Fill up your reserves and sleep a lot

During the tapering week, make sure you eat a good and healthy (carbohydrate-rich) diet and get plenty of sleep. Take a rest day two days before the marathon and “train your emotions” the day before the race doing short leg movements.

Plan your nutrition for the competition in advance

Food and drink are the be-all and end-all when it comes to getting through a bike marathon! And not just when you start feeling hungry and thirsty! A clear strategy makes sense and you should strictly adhere to it during the race. This is because it is important to give back the energy your body consumes right from the very first minute. Otherwise, you will soon hit the wall! A good guideline is to drink a carbohydrate drink every 10-15 minutes and carbohydrate-rich and easily digestible food (banana, Biberli, bar, etc.) every 45 minutes. Keeping a gel in reserve can work wonders in an emergency. If you are starting the race with well-stocked carbohydrate reserves, you will not need to eat a particularly large breakfast on the day. It will only burden the stomach and your reserves should already be full on the morning of the race.

Equipment check

Choosing the right equipment (and the weight of the bike) is important when it comes to a mountain bike race. What’s more: there is a really high risk of puncturing a tyre, so it is essential you practice changing an inner tube by yourself and make sure you have all the equipment you need during the competition! Those wanting to play it (almost) safe can install tubeless tyres on their bike, so it is even better protected against a puncture. And as a tip: depending on the weather, the choice of tyre on the bike can play a crucial role, as wide tyres are usually not absolutely necessary in dry weather.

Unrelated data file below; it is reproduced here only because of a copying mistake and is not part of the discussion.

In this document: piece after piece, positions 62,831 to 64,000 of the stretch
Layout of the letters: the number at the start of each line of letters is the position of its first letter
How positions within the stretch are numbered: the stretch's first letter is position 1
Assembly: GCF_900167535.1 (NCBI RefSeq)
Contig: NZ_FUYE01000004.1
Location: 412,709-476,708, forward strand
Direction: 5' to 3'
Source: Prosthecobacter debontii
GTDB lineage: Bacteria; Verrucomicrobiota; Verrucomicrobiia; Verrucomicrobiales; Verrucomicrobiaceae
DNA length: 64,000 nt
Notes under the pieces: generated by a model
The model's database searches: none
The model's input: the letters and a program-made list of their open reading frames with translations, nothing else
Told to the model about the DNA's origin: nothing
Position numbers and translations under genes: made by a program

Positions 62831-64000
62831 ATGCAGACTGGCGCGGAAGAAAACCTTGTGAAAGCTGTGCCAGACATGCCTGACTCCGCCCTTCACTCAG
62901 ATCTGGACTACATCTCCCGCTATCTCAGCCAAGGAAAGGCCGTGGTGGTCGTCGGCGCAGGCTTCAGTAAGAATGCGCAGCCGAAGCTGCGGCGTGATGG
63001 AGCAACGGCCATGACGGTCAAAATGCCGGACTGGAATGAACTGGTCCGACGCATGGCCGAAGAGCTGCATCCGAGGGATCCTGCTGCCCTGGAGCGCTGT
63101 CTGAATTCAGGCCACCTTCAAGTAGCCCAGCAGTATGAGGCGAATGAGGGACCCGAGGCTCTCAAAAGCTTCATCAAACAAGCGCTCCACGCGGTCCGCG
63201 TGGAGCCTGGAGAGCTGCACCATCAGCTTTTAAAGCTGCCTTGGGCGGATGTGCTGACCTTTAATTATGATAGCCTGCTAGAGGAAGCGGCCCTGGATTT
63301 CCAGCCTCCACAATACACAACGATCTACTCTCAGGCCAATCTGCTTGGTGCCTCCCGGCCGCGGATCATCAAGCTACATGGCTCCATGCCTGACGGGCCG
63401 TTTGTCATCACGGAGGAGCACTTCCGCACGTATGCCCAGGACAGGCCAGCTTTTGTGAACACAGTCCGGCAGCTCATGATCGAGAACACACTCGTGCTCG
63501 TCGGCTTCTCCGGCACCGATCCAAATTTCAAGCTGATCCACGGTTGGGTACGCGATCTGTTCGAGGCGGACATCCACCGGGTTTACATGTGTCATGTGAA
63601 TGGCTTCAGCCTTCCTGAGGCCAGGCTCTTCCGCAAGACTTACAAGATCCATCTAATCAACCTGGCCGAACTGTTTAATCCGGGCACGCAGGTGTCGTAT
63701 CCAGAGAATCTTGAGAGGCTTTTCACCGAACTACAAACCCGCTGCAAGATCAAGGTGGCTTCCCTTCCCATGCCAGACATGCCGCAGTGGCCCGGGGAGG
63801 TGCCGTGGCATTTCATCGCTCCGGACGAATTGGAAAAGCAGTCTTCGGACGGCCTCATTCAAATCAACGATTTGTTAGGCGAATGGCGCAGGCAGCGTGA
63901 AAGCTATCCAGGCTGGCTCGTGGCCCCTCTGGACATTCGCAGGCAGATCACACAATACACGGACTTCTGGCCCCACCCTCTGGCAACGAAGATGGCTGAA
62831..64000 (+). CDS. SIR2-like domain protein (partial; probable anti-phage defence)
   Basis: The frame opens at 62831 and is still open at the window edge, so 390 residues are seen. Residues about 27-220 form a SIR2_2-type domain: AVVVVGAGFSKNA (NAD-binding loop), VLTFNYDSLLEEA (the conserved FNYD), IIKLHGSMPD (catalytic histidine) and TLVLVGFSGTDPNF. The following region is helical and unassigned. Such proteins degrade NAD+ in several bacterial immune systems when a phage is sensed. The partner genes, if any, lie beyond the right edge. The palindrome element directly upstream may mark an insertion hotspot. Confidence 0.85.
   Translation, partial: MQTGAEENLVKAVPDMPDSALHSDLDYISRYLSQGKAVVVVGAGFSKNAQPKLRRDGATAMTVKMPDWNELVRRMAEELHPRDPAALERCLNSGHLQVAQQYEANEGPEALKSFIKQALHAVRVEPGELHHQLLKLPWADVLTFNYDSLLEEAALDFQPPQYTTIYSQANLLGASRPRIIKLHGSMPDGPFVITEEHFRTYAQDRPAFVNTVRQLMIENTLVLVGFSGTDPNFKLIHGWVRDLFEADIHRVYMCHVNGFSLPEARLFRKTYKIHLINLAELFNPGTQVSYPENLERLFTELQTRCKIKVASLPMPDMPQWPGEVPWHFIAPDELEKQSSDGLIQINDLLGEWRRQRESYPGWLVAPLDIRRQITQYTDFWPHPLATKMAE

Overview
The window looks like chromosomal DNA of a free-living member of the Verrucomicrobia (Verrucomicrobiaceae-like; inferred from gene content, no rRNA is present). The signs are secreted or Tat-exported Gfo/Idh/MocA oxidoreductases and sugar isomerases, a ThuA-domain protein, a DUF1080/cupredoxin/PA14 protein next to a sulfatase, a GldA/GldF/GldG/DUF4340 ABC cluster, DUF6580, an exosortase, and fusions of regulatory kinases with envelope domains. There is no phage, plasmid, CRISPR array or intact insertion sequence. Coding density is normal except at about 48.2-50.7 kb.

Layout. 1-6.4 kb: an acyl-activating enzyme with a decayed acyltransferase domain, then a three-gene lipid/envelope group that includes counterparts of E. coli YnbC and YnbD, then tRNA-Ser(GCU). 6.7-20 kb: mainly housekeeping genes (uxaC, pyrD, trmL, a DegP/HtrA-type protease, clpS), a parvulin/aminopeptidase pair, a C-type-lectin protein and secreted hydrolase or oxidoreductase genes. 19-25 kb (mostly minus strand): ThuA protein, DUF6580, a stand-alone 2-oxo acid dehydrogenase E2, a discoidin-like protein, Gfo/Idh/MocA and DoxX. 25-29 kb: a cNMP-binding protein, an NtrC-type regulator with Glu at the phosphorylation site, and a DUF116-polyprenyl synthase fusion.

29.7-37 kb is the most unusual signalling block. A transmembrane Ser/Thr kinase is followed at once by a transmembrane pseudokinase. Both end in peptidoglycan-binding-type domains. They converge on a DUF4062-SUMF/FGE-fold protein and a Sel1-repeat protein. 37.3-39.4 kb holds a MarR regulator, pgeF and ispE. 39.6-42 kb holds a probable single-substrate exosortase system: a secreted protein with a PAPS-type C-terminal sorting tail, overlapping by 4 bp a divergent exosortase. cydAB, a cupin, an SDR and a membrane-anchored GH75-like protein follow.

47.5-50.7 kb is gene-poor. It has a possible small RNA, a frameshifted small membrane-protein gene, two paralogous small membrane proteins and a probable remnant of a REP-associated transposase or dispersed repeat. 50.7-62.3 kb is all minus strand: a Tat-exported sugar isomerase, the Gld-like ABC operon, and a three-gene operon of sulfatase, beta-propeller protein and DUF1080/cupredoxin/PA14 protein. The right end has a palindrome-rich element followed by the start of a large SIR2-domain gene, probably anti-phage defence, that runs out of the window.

Dividing up the race

Due to the sheer length of a bike marathon, it goes without saying that you shouldn’t let the other competitors tempt you into starting too quickly. Patience and constancy are called for. Tip: an altitude profile on the top tube helps you to estimate the length of the ascents (if need be together with a sports watch equipped with an altimeter) and approach them at the correct tempo, so you can cycle uphill at a constant speed.

Training example for a key mountain interval unit

As already mentioned, longer units form the basis for a bike marathon. However, shorter training units now and again are also appropriate and beneficial. The following sample training is for a faster unit, which can be varied at will.

  • Cycle at an easy pace for 15-30 minutes to warm up.
  • Cycle 4-10 x 3 minutes at a medium to fast pace; then 1 minute at full speed.
  • Cycle at an easy pace for 4 minutes in between.
  • Cycle at an easy pace for 30 minutes to wind down.

This unit should be lengthened during the run-up to the competition, which means at the start you cycle 4 x 3 minutes at a medium to fast pace and then one minute at full speed and at the end (5-2 weeks before the competition), you cycle 10 x 2 minutes at a medium to fast pace and then 2 minutes at full speed, for example.